Employees and Employers Covered
To be eligible for benefits under the Illinois workers’ compensation law, you must work for an employer that is covered by the law. The Illinois workers’ compensation law is extremely broad, and almost every employee who is hired, injured, or whose employment is localized in Illinois is covered by the law. Generally speaking, you are covered from the moment your employment begins. Employers must post a notice in the workplace indicating the name, business address, and business telephone number of the person, service company or insurance company to contact with questions relating to workers’ compensation.
Injuries and Occupational Diseases Covered
The Illinois workers’ compensation law provides benefits for employees who have sustained an “accident” “arising out of” and “in the course of” their employment that results in injury or death. Accidental injuries, including aggravations of pre-existing conditions, are generally compensable. An injury is accidental if it occurs unexpectedly, without plan or design. The terms “accident”, “arising out of” and “in the course of” are legal terms that are specifically defined in the workers’ compensation law and are subject to possible future interpretation by the courts. In Illinois, an injury is deemed to be compensable if there is a causal connection between the injury and work. Your employment must create some increased risk of harm as compared to the general public. Also, the mere fact that you are present at the place of injury because of your employment will not, by itself, suffice to establish that your injury arose out of your employment.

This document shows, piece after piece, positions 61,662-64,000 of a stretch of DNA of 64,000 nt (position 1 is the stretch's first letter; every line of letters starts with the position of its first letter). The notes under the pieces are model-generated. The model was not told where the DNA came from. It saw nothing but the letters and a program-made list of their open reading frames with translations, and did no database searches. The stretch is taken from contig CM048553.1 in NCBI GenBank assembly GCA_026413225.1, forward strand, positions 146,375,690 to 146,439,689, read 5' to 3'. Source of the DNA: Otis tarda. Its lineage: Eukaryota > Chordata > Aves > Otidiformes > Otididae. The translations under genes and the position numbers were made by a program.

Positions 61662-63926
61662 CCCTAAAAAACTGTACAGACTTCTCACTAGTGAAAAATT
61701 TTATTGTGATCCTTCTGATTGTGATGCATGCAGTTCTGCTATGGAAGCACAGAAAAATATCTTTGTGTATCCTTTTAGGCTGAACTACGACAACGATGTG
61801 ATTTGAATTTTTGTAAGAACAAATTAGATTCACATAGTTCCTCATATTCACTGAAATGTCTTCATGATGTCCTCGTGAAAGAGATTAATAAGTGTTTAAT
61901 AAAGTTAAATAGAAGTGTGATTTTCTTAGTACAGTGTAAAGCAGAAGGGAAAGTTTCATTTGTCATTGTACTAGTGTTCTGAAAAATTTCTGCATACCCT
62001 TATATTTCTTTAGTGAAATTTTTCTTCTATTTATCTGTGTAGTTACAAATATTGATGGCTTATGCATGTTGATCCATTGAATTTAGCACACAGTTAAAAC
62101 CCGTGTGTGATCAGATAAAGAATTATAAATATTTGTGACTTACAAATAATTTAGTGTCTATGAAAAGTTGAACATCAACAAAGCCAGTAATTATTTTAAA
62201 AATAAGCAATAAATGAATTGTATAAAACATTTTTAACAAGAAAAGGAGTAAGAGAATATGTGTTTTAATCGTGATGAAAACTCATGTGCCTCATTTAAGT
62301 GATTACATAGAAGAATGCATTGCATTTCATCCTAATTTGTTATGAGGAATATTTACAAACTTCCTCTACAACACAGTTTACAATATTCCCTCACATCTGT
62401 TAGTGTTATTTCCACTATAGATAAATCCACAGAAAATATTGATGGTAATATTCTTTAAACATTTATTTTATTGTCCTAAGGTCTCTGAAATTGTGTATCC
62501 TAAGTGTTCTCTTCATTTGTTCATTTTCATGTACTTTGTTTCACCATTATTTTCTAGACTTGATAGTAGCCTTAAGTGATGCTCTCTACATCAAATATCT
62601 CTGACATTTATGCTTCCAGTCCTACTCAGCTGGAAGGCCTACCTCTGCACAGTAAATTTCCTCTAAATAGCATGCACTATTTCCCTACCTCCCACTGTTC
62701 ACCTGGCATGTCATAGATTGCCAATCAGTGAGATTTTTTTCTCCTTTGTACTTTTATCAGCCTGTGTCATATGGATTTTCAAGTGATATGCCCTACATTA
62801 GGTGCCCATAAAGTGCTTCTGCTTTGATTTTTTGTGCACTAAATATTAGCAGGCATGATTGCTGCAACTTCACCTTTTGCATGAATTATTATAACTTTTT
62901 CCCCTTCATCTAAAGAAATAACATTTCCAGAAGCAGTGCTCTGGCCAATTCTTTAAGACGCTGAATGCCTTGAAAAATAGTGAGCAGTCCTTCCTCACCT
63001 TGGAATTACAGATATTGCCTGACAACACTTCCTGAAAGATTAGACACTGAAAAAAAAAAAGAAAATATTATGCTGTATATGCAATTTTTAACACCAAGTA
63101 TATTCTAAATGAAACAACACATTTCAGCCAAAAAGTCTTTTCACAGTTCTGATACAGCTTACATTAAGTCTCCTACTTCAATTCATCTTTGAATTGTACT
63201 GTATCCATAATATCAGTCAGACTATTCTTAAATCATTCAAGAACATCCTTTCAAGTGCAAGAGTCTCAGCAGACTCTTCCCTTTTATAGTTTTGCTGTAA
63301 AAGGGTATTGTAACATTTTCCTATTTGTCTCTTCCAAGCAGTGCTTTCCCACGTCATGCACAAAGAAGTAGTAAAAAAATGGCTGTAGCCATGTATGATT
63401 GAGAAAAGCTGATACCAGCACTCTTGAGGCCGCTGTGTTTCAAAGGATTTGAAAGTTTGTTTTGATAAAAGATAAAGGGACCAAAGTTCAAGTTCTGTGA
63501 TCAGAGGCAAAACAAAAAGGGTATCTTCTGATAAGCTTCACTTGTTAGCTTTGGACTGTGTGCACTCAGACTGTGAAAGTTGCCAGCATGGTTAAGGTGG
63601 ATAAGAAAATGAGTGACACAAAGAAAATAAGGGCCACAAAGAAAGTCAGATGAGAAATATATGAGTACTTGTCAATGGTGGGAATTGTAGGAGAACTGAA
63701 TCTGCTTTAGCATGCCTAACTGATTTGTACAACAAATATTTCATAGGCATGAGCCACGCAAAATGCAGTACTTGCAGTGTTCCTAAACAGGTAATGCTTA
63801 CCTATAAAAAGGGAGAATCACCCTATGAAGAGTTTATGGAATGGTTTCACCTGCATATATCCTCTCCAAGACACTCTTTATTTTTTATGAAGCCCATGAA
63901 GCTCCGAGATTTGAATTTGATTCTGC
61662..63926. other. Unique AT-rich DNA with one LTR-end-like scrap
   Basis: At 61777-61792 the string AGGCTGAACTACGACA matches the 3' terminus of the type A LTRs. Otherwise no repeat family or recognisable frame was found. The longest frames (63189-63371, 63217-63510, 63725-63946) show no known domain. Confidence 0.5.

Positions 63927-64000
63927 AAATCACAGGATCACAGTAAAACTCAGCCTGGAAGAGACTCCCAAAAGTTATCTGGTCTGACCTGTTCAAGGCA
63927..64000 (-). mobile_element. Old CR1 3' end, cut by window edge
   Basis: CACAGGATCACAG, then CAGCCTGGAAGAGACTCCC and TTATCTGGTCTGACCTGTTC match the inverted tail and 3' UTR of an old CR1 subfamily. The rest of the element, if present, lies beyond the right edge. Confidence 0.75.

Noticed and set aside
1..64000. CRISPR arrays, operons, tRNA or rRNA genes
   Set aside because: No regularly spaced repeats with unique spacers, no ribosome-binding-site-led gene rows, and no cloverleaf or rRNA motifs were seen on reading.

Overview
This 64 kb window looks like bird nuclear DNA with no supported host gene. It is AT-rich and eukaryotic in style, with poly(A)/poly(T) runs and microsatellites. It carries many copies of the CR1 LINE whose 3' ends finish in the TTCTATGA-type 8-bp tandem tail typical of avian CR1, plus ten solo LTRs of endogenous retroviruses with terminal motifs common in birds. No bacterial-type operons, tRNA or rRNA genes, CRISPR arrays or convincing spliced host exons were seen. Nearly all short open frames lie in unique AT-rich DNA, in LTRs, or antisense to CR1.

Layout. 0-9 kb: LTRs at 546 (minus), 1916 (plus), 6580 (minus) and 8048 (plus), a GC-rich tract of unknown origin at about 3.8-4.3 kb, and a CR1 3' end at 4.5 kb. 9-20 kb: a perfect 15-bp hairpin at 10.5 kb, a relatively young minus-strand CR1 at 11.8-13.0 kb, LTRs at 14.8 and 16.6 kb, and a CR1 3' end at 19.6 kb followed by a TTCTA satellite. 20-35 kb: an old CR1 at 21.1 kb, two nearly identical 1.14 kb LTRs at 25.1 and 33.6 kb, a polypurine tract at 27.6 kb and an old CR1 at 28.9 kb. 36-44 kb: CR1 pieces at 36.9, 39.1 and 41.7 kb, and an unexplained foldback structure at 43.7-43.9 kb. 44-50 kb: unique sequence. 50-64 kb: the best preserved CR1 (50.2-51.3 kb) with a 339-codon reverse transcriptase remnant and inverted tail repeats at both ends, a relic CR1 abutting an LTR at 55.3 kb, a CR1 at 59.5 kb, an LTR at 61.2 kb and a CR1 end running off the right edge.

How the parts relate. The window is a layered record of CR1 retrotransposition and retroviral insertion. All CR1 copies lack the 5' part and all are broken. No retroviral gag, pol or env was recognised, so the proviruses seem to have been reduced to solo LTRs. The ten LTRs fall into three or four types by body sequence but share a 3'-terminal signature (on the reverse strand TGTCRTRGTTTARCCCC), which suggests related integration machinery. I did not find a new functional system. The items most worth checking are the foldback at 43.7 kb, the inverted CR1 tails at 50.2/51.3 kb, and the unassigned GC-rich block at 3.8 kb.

The law also provides benefits for employees with occupational diseases. An occupational disease is a disease arising out of and in the course of employment which has been aggravated and rendered disabling as a result of the exposure of the employment. Such aggravation must arise out of a risk peculiar to or increased by employment and not common to the general public. An occupational disease arises out of employment if, despite all the circumstances, there is clearly a causal connection between the conditions under which work is performed and the disease. Occupational diseases, such as carpal tunnel syndrome, tendinitis, and other over-use conditions, are compensable under the law if there is a causal connection between work and the development of the condition.
The Illinois workers’ compensation law provides several types of benefits to employees who suffer a work-related injury. First, you are entitled to receive medical treatment for your injury at your employer’s expense. Second, you are entitled to receive compensation for the time that you are unable to work because of your injury. Third, you are entitled to receive compensation for any permanent residual effects of your injury. Finally, when death occurs as the result of a work-related accident, your employer is required to provide additional benefits. Information about each of these types of benefits is provided below.